Having MS is hard and weird and confusing, we all know that, but having conversations about MS doesn’t need to be.
I was diagnosed with MS seven years ago, and in that time I’ve noticed my friends and family can find it really difficult to talk to me about my illness. I get it, they worry about upsetting me by bringing it up, they don’t know what to say. If you have a loved one with MS and you sometimes feel the same, I’ve put together a few tips that should make it a bit easier for you in the future.
If you have an MSer (a name we use for people with MS) in your life, I highly recommended doing a little bit of research on reputable sites like Shift.ms, the MS Trust or the MS Society. Whilst only your loved ones can tell you about their personal experience, it’s very frustrating to have to answer the same basic questions every time you talk about MS. Plus if your MSer is recently diagnosed it’s possible they don’t know a whole lot more about MS than you do. If you can find out for yourself stuff like, what the different types of MS are, and what words like relapse mean you’ll make it a lot easier for your loved one to talk to you.
Here’s the thing about MS, it’s really important that we can talk to our family and friends about it, but, when it’s the only thing people talk to you about it gets very boring very fast. I have other things happening in my life, I’m starting a new art project, I have a beautiful niece, I’m running a noir detective agency with my cat. I imagine the MSer in your life has other things going on as well, maybe they achieved cold fusion, maybe they are secretly Banksy, you’ll never find out if they only thing you ask about is their most recent MS appointment.
There is some middle ground between never talking about it and always talking about it. That is the place I want you to live. There are always people who find out about my MS or my most recent relapse and then get super weird when I see them. It’s like they want me to talk about MS, but they don’t want to mention MS unless I bring it up. They keep trying to drop hints to get me to talk about MS but we just bumped into each other in Sainsbury’s or whatever and I’m thinking about what sandwich I want to buy or the latest murder case that my cat and I are on the brink of blowing wide open, so I keep missing the subtle hints. The whole thing would be a lot easier if they said something like ‘Hey, I was sorry to hear about your MS relapse.’ and then I could say ‘Oh, thanks’, and get back to solving the case of the Silsden Slasher, who has probably killed three golfers in the last week.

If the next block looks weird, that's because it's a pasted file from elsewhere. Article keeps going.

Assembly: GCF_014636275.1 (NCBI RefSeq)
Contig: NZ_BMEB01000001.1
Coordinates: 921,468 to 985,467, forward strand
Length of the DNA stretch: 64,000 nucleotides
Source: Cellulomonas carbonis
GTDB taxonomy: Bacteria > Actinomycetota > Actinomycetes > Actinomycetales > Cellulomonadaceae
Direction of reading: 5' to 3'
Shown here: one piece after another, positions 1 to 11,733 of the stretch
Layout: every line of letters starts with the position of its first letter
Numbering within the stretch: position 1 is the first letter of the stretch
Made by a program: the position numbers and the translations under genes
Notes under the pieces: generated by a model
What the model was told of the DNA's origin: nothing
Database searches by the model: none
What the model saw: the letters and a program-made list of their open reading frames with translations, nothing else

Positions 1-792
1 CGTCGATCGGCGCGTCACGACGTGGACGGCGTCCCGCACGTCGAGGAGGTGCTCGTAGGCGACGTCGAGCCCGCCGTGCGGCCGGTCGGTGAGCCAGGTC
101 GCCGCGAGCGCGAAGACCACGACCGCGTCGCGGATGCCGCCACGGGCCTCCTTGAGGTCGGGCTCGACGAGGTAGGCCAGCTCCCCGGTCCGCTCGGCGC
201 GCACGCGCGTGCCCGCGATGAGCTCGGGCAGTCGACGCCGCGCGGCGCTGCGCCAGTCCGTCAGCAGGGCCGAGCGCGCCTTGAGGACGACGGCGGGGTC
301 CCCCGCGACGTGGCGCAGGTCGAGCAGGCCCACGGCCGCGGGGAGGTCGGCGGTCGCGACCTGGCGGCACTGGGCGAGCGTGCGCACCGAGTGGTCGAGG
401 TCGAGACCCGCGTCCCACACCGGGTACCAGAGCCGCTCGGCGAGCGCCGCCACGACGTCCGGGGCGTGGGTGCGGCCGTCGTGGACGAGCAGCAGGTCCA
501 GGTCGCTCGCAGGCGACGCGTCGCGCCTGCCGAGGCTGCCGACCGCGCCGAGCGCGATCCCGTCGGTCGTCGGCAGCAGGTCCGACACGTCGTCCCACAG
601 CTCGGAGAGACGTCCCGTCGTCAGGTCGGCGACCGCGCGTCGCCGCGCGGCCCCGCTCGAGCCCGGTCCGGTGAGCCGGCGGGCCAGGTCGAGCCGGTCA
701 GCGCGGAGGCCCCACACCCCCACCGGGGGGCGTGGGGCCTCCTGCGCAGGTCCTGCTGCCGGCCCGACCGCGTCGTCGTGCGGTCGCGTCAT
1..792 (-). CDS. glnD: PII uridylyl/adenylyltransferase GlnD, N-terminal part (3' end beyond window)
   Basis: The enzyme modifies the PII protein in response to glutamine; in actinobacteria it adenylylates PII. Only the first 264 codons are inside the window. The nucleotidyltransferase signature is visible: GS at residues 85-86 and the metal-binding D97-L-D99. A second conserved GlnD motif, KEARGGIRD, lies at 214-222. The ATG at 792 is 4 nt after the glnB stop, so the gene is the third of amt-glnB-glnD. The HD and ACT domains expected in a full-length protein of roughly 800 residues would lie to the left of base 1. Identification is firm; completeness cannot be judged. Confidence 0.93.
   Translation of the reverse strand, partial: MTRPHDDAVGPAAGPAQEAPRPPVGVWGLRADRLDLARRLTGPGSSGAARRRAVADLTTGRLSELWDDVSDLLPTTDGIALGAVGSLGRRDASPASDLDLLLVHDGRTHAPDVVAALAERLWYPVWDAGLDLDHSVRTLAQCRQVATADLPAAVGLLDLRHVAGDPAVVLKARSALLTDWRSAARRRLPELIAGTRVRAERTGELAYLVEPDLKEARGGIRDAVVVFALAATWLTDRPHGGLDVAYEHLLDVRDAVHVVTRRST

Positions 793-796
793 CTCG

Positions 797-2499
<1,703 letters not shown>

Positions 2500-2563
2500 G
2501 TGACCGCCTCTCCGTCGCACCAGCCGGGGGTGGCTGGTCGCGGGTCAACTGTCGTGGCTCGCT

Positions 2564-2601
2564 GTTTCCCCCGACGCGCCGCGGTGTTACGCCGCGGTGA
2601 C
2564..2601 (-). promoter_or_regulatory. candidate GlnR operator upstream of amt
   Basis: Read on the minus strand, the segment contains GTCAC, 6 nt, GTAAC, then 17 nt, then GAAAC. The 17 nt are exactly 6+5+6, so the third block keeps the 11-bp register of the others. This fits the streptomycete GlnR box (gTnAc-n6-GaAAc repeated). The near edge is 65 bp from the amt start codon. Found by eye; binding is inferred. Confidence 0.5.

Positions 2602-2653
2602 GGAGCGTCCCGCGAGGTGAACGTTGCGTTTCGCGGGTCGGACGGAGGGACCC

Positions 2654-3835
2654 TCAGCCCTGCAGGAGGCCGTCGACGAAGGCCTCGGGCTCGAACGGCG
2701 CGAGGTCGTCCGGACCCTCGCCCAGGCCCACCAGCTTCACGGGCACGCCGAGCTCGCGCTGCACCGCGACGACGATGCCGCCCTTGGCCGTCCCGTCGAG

That’s the Shift.ms slogan for a reason. MS is an illness that affects people in very different ways. Symptoms vary widely from person to person and for individuals they can vary over time. Don’t fall into the trap of thinking that you know what it is like for all MSers because you know one MSer. You need to listen to the people in your life and follow their lead.
When I was diagnosed the thing I wanted most was for the people in my life to treat me like I was the same person. That’s still what I want for me, a good conversation about MS is going to be a frank one with lots of jokes, so it frustrates me when people talk about it like it was a solemn tragedy. Of course, that wouldn’t suit everyone, some people want to talk about it loads and some people won’t want to talk about it much.
If your friend or relative or crime-fighting partner has just been diagnosed with MS the best way to talk to them is probably the same way you’ve talked about everything else you’ve dealt with over the years. That’s why I talk to Bemo my cat about it over a coffee parked in a back alley at 2am while we wait for our source to show.
Hi, I’m Letty McHugh an artist and writer living in Haworth, West Yorkshire.
My hobbies include falling off ill-advised clogs into oncoming traffic, an adventure sport I created and expect to sweep the nation soon.
I’ve been making jokes about my MS on the internet since I was first diagnosed with RRMS in 2012. You can read more posts from Letty at www.lettymchugh.co.uk